Diseases & Conditions
Avoiding school occurs in about 5% of all school-aged children and affects girls and boys equally. It is most likely to occur between ages 5 and 6 and between ages 10 and 11.
The cause is often unclear, but psychologic factors (such as anxiety and depression) and social factors (such as having no friends, feeling rejected by peers, or being bullied) may contribute. A sensitive child may be overreacting with fear to a teacher's strictness or rebukes. Younger children tend to fake illness or make other excuses to avoid school. The child may complain of a stomachache, nausea, or other symptoms that justify staying home. Some children directly refuse to go to school. Alternatively, the child may go to school without difficulty but become anxious or develop various symptoms during the school day, often going regularly to the nurse's office. This behavior is unlike that of adolescents, who may decide not to attend school (truancy, playing "hooky" (see Problems in Adolescents: School Problems ).
School avoidance tends to result in poor academic performance, family difficulties, and difficulties with the child's peers. Most children recover from school avoidance, although some develop it again after a real illness or a vacation.
Home tutoring is generally not a solution. A child with school avoidance should return to school immediately, so that he does not fall behind in his schoolwork. If school avoidance is so intense that it interferes with the child's activity and if the child does not respond to simple reassurance by parents or teachers, referral to a psychologist or psychiatrist may be warranted.
Treatment should include communication between parents and school personnel, regular attendance at school, and sometimes therapy involving the family and child with a psychologist. Therapy includes treatment of underlying causes as well as behavioral techniques to cope with the stresses at school.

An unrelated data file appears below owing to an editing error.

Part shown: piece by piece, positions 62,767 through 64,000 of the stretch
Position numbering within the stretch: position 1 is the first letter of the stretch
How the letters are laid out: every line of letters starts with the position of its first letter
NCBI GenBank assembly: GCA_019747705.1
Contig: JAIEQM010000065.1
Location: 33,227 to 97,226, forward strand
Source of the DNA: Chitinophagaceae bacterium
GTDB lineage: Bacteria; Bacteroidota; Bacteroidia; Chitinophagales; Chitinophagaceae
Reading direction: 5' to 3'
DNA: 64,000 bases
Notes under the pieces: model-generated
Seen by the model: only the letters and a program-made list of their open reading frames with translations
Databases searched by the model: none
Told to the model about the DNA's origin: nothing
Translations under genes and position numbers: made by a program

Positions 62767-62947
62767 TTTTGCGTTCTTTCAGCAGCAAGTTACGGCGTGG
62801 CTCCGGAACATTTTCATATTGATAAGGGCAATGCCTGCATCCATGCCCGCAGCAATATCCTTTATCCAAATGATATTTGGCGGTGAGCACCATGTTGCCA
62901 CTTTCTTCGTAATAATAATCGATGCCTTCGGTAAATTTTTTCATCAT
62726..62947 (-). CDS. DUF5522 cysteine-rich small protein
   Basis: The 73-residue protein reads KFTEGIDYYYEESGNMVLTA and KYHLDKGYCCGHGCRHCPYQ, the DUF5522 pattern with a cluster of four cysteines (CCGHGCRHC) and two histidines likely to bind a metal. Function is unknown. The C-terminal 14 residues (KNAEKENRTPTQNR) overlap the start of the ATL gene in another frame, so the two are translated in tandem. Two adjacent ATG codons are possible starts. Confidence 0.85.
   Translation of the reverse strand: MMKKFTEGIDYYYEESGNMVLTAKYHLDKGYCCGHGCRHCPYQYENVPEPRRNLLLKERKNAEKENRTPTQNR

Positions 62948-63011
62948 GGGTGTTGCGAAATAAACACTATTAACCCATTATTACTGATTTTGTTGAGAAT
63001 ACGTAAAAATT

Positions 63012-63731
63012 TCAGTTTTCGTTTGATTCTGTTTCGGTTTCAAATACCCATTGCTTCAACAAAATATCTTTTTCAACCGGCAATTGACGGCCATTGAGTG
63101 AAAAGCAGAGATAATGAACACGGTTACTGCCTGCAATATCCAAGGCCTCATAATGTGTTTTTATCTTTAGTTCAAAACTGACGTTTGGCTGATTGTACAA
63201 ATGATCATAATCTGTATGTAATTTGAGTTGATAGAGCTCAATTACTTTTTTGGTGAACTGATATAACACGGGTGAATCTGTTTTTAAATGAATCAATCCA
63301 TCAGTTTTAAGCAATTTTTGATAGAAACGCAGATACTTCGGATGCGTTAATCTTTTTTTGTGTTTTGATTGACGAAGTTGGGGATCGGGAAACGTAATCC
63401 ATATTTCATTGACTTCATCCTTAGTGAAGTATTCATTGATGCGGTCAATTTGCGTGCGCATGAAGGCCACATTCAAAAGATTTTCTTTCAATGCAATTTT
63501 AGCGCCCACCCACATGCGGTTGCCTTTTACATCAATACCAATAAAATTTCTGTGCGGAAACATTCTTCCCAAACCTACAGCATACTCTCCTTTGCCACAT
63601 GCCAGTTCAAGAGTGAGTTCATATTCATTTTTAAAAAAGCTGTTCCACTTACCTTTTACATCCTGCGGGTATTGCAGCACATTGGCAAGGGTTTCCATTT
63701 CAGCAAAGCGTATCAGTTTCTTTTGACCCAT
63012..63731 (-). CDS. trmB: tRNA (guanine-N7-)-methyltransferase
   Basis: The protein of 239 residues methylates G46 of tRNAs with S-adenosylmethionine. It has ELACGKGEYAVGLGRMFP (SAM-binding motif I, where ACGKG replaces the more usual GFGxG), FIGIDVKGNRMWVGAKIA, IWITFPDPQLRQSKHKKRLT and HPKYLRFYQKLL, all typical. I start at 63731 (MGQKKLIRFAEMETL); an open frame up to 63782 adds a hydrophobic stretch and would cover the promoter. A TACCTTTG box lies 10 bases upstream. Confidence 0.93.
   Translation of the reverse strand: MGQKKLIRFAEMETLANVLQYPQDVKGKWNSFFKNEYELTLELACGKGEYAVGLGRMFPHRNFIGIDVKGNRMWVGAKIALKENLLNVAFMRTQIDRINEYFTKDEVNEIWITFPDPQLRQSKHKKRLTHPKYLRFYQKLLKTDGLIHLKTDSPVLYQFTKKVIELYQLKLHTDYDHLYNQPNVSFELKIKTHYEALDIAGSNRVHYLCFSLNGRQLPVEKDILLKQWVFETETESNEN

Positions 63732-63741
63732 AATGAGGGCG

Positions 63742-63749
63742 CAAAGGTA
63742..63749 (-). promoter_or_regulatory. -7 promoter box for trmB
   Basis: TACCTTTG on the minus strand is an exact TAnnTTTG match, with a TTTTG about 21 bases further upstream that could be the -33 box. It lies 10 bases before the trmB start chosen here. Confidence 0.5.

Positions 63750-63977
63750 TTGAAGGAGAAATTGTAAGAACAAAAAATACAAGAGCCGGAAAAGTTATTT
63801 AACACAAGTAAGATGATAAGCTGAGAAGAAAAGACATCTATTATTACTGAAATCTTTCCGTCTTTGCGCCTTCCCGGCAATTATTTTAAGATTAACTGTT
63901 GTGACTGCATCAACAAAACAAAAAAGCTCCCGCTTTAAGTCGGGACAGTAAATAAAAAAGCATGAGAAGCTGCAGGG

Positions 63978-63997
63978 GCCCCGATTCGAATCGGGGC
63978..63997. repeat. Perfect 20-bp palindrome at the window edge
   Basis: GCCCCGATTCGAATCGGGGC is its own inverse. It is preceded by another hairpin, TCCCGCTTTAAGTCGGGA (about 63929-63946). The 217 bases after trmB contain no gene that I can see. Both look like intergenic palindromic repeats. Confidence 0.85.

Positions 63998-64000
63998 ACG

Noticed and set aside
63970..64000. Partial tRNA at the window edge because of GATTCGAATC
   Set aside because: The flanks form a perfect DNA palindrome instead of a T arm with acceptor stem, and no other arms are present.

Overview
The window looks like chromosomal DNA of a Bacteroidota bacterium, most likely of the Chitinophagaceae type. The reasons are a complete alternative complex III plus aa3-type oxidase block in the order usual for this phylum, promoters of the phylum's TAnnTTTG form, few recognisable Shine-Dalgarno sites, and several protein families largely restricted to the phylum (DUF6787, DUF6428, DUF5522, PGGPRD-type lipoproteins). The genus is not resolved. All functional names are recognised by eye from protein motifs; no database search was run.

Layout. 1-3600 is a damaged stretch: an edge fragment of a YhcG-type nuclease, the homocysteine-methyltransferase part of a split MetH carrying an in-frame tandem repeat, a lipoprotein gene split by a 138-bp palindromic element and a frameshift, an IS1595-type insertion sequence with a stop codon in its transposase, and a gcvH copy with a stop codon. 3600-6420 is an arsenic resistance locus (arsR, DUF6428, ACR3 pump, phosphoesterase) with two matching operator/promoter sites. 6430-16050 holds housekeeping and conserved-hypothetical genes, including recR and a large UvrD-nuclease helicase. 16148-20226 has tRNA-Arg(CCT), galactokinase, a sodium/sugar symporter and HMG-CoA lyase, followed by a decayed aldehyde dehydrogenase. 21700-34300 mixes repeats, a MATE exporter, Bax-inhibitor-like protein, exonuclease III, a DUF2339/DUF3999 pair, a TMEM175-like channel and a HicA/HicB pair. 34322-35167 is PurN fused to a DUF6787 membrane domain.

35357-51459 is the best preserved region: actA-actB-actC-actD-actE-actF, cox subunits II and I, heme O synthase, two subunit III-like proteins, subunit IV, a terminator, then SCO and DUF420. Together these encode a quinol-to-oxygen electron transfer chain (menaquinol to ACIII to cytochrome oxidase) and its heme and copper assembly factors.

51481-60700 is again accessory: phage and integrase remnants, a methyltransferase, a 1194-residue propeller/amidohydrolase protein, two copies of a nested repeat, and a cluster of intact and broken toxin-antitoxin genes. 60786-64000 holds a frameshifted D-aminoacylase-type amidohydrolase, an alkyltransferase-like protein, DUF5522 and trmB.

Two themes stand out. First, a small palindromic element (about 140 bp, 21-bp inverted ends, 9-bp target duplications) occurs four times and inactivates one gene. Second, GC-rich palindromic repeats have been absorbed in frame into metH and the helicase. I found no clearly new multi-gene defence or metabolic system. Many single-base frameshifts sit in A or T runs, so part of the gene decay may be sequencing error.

What Are Stress-Related Behaviors?
Each child handles stress differently. Certain behaviors that help children deal with stress include thumb sucking, nail biting, and, sometimes, head banging.
Thumb sucking (or sucking a pacifier) is a normal part of early childhood, and most children stop by the time they are 1 or 2 years old, but some continue into their school-age years. Occasional thumb sucking is normal at times of stress, but habitual sucking past the age of about 5 can alter the shape of the roof of the mouth, cause misalignment of teeth, and lead to teasing from other children. Occasionally, persistent thumb sucking can be the sign of an underlying emotional disorder.
All children eventually stop thumb sucking. Parents should intervene only if their child's dentist advises them to, or if they feel their child's thumb sucking is socially unhealthy. Parents need to gently encourage the child to understand why it would be good to stop. Once the child signals a willingness to stop, gentle verbal reminders are a good start. These can be followed by symbolic rewards put directly on the thumb, such as a colored bandage, fingernail polish, or a star drawn with a nontoxic colored marker. If necessary, additional measures, such as a plastic guard over the thumb, overnight elbow splinting to prevent a child from bending it, or “painting” the thumbnail with a bitter substance can be used. However, none of these measures should be used against the child's will.
Nail biting is a common problem in young children. The habit typically disappears as the child gets older, but is typically related to stress and anxiety. Children who are motivated to stop can be taught to substitute other habits (for example, twirling a pencil).
Head banging and rhythmic rocking are common among healthy toddlers. While alarming to parents, the children do not seem to be in distress and actually appear to derive comfort from the activity.
Children usually outgrow rocking, rolling, and head banging between 18 months and 2 years of age, but repetitive actions sometimes still occur in older children and adolescents.
Children with autism and certain other developmental problems also may bang their heads. However, these conditions have additional symptoms that make their diagnosis apparent.
Although children almost never damage themselves by these behaviors, this possibility (and the noise) can be reduced by pulling the crib away from the wall, taking off the wheels or placing carpet protectors under them, and applying a padded crib bumper to the inside of the crib.
Last full review/revision February 2003
Source: The Merck Manual Home Edition